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US court blocks inmate release


A US appeals court temporarily blocked the release of Albert Woodfox

A US appeals court temporarily blocked the release of Albert Woodfox

A US appeals court temporarily blocked the release of Albert Woodfox

The last member of the "Angola Three" inmates who has spent more than 40 years in solitary confinement will have to wait at least several more days to see if he will experience the "immediate" and "unconditional" freedom ordered by a US judge.

A federal appeals court temporarily blocked the release of Albert Woodfox, who was put into isolation at Louisiana State Penitentiary after forming a Black Panther party to protest against prison conditions.

The order came a day after a federal judge ruled that the state cannot fairly try Woodfox, 68, a third time for the killing of a prison guard 43 years ago, and that the "only just remedy" would be setting him free after all the years he spent in "extended lockdown".

Woodfox has long maintained his innocence in the guard's killing, which happened during protests against brutal conditions inside the huge prison built on a former slave plantation in Angola, Louisiana.

His two previous convictions were overturned for racial prejudice and lack of evidence.

Louisiana attorney general Buddy Caldwell is appealing against the order by US district judge James Brady, saying Woodfox is a killer who should remain locked up. The stay by the 5th US Circuit Court of Appeals in New Orleans blocks his release until Friday, providing time for the court to decide whether to accept the state's appeal.

"We are hopeful that the Court of Appeals will grant this stay, for the sake of the families of his victims and the multiple juries and grand juries that independently determined that this inmate should be held accountable for his multiple crimes," a spokesman for Mr Caldwell said.

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Woodfox is being held at West Feliciana Parish Detention Centre in St Francisville, where he was transferred in preparation for a third trial. His lawyer George Kendall met Woodfox at the jail and said he is "guardedly hopeful".

Woodfox has been through arduous court fights before and "understands how the system works", Mr Kendall said.

"Judge Brady was correct in granting this release. There is no way possible for the state to afford a fair trial in this case because nearly all of the critical witnesses are dead," Mr Kendall said. "This case ought to end."

While not awaiting trial or attending hearings, Woodfox has remained at the prison at Angola, where for decades an "extended lockdown review board" has renewed the decision to hold him in isolation every 90 days. He is denied contact with the general prison population and kept in a 9ft by 6ft cell 23 hours a day.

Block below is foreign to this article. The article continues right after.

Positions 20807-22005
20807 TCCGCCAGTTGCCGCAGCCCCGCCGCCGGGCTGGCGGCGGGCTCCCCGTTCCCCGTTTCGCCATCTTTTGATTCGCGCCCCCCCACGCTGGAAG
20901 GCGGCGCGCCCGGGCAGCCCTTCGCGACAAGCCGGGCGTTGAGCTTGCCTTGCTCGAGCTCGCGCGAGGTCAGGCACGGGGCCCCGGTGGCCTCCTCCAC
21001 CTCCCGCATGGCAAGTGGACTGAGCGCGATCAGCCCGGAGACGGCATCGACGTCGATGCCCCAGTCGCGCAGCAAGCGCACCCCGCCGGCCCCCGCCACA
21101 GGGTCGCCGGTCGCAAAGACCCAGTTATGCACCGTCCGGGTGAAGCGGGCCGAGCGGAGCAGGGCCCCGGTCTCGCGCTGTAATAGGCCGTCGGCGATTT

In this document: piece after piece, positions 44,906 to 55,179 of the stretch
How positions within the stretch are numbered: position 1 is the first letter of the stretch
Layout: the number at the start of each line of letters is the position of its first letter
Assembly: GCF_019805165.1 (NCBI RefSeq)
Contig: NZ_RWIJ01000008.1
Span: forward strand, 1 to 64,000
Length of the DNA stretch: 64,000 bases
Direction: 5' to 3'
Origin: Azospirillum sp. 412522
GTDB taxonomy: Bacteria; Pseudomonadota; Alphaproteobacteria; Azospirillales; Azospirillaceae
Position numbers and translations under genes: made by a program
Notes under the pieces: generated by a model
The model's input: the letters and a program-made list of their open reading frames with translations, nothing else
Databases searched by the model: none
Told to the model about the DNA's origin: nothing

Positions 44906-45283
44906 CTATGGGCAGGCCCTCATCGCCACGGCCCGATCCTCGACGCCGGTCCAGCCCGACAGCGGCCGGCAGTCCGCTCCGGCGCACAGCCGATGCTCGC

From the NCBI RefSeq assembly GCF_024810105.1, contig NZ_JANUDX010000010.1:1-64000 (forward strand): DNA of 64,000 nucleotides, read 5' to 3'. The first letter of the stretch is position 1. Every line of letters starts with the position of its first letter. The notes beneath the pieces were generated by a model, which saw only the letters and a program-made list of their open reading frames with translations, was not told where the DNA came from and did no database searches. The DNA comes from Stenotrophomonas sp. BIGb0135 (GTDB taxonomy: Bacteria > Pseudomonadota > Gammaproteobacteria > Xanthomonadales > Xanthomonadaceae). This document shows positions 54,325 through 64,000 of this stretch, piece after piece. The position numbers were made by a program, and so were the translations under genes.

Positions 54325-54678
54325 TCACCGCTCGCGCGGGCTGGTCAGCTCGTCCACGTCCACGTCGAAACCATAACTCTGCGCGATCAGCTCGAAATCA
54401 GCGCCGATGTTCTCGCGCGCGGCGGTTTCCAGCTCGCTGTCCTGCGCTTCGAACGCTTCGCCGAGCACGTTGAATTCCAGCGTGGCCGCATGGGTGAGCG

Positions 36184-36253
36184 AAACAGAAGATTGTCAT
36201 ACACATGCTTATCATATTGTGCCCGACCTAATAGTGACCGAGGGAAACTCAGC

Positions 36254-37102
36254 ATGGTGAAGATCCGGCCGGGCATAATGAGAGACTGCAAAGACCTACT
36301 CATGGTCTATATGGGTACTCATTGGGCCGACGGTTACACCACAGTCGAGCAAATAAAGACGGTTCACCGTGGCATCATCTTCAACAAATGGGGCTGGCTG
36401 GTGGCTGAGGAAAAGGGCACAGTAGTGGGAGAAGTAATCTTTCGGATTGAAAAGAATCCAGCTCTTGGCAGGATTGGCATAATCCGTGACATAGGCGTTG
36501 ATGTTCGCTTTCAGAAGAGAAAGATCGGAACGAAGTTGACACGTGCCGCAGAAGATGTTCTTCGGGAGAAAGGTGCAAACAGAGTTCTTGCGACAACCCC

Amnesty International and the United Nations have condemned Woodfox's imprisonment as inhumane. Human rights advocates call it a form of torture. But he has been allowed visitors and reading material, and can see a television through the bars on his cell, which prison officials cite in denying it is solitary confinement.

Angela Bell, an assistant professor of legal writing and analysis at Southern University Law Centre in Baton Rouge, said she talked with Woodfox on Monday night. She said he has been suffering increasing panic attacks, exacerbating other health problems including diabetes.

"He does not allow himself to be very optimistic about things. I think that that is a coping mechanism that he has developed. But we talk often about the power of prayer and the ability of God to deliver miracles. And I do believe that he believes that that is possible," Ms Bell said.

Woodfox was one of several prisoners accused of killing of Brent Miller, a 23-year-old guard at the prison. A year earlier, Woodfox and Herman Wallace helped establish a prison chapter of the Black Panther party, while Robert King helped establish a Black Panther chapter in the New Orleans prison.

All three were active in hunger strikes and work stoppages that spurred improvements to prison conditions, and all three suffered harsh treatment afterwards as prison authorities kept them isolated at Angola to prevent more disruption.

In ruling against a third trial, Mr Brady cited the inmate's age and poor health, the unavailability of witnesses, "the prejudice done on to Mr Woodfox by spending over 40 years in solitary confinement", and "the very fact that Mr Woodfox has already been tried twice" before his convictions were overturned.

Wallace died in October 2013, days after a judge freed him and granted him a new trial. King has become a public speaker since his release in 2001 after the reversal of his conviction in the death of a fellow inmate in 1973.

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